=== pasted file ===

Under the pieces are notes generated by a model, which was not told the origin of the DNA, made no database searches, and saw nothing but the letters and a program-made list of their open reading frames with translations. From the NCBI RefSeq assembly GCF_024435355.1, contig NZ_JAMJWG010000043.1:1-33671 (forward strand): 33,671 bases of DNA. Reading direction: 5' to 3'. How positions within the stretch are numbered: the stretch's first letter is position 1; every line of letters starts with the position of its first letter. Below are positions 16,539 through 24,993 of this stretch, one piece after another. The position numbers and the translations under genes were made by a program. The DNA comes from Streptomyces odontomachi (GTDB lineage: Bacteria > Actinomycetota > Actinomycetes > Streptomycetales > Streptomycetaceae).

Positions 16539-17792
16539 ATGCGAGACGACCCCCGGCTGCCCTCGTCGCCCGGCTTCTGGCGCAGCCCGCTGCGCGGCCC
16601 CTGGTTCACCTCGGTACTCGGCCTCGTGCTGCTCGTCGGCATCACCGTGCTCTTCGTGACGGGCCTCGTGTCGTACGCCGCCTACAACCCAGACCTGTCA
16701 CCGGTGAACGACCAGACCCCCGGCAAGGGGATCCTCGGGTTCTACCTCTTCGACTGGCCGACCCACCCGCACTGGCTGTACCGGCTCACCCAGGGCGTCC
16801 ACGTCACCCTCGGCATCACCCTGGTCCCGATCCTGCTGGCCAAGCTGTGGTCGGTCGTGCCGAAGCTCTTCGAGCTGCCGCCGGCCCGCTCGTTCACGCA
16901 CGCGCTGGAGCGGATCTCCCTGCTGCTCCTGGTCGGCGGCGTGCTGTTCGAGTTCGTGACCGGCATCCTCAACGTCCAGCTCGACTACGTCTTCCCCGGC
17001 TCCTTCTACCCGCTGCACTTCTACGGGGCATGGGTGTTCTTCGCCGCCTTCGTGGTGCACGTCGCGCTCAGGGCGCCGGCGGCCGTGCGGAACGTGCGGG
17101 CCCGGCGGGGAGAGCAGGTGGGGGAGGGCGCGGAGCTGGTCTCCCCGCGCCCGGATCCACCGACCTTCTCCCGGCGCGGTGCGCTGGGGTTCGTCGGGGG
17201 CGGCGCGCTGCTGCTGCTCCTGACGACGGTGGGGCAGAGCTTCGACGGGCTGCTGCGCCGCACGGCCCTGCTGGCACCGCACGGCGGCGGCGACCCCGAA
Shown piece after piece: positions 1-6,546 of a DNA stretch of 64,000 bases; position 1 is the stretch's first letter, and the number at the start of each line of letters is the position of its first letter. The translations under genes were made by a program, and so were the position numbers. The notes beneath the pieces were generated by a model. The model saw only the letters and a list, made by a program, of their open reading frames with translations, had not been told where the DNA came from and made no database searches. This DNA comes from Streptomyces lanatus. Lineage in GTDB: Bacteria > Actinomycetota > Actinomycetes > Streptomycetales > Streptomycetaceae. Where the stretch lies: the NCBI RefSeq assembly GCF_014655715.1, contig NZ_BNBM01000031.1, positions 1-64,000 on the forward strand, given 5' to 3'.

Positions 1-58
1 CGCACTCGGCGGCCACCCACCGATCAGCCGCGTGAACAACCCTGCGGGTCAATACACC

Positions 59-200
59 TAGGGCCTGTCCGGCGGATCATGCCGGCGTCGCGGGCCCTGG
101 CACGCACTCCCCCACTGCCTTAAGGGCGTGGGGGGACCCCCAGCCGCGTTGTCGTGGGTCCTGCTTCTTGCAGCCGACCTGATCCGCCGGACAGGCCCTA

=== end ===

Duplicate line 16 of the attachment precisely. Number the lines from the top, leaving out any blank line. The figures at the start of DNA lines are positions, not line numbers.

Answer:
101 CACGCACTCCCCCACTGCCTTAAGGGCGTGGGGGGACCCCCAGCCGCGTTGTCGTGGGTCCTGCTTCTTGCAGCCGACCTGATCCGCCGGACAGGCCCTA